Despite Westminster’s image as the home of Parliament, throughout our project there are many examples of members gathering in other locations. On 10 February 1447 Parliament met away from London, in Bury St Edmunds, with a particular purpose in mind, as Dr Charles Moreton from our Commons 1461-1504 section explains…
The Parliament of 1447, which assembled on 10 February 1447, is noteworthy for its brevity, unusual venue and political significance. The shortest of Henry VI’s reign, it sat at Bury St. Edmunds in Suffolk and witnessed the arrest and death of the King’s uncle and heir presumptive, Humphrey, duke of Gloucester, an event of momentous political consequences.
The duke of Gloucester arrived at Bury late, on 18 February, eight days after Parliament had opened. Later on the same day he was arrested by several of his fellow peers at his lodgings in the town, but there is no proof that he was actually charged with treason before his sudden death on the 23rd. The day after he died, Members of the Lords and Commons formally viewed his body. It was popularly believed that he had been murdered, but he was in ill health and it is feasible that he died of a heart attack brought on by the shock of his arrest.
Several chronicles are quite unambiguous in stating that the Parliament of 1447 was called in order to bring Gloucester down. Although they are far from objective sources, this is the analysis accepted by most modern historians. First, the Parliament was summoned to meet well away from London where the duke enjoyed popular support. It had originally been meant to meet at Cambridge, but rather late in the day, on 20 January, had instead been moved to equally provincial Bury St. Edmunds. Secondly, more of the King’s household servants than usual appear to have gained election to the Commons, perhaps in readiness to support any formal proceedings against Gloucester during the Parliament. Thirdly, the brevity of the Parliament might suggest that it ended much sooner than anticipated, since Gloucester’s death meant that no trial (assuming one was intended) was needed. Finally, it is not entirely clear that the government had any other reason to call a Parliament, given the limited amount of business with which the assembly dealt. Most significantly, it did not grant any taxes and there is no evidence that the government sought such funding.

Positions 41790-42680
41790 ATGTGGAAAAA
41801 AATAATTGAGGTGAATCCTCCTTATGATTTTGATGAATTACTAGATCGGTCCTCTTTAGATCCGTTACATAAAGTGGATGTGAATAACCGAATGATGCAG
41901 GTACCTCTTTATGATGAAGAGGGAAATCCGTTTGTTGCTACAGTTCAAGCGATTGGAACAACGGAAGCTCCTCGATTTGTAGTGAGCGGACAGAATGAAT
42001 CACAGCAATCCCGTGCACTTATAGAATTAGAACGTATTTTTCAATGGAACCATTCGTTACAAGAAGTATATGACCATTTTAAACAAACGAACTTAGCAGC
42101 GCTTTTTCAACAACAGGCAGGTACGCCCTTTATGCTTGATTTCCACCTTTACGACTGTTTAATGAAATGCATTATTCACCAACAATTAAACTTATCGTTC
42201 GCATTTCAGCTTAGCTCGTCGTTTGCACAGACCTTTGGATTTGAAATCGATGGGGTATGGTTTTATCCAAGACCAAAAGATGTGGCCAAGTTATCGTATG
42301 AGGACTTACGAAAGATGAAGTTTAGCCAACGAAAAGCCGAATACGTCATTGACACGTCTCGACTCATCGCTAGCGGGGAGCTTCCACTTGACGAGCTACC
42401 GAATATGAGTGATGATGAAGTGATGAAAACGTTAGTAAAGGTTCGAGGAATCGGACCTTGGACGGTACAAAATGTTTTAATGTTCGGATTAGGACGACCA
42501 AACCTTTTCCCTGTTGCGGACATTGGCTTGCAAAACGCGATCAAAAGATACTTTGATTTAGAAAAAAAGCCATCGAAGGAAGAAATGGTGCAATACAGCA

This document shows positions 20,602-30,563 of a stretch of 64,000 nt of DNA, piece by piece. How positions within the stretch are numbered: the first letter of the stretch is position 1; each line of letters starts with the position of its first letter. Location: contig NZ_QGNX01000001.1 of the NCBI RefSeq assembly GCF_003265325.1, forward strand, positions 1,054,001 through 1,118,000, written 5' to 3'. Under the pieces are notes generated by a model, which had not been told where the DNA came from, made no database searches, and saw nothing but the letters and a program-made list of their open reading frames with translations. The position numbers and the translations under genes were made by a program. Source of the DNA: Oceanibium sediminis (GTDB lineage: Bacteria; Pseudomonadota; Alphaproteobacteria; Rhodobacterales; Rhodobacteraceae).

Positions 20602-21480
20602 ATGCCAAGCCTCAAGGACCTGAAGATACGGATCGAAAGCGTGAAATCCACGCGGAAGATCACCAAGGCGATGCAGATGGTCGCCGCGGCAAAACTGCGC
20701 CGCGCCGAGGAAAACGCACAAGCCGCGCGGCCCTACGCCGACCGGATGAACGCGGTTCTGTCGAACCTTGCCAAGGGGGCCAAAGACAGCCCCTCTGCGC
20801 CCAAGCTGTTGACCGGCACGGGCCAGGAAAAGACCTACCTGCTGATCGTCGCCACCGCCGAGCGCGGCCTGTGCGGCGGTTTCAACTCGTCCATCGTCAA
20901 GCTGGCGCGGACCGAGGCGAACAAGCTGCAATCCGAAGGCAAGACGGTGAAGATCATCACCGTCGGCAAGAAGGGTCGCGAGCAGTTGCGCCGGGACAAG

Whatever its cause, Gloucester’s death ridded the government of a strong opponent of its policy for France. The duke was a vigorous advocate of pursuing the war across the Channel, while the government hoped to come to terms with the French king and was prepared to surrender English territory in France in order to achieve peace.
It is also possible that the King feared that Gloucester had ambitions to seize the throne. If immediately to the government’s political advantage, Gloucester’s removal from the scene was to have serious consequences for it and the royal court, both of which were now increasingly dominated by William de la Pole, marquess of Suffolk. Public opinion appears to have held Suffolk responsible for Gloucester’s downfall and death, and several chroniclers recorded that it prompted popular opposition to the King’s advisers. After Richard, duke of York, assumed the role of the leading opponent of the government and court in the following decade, he and his supporters were able to use Gloucester’s fate as a propaganda tool to their own advantage. In short, Gloucester was adopted as a martyr for the cause of the Yorkists, who were to overthrow Henry VI 14 years later.
Find more information on the 1447 Parliament and the members represented in the recently published House of Commons 1422-1461, edited by Dr Linda Clark.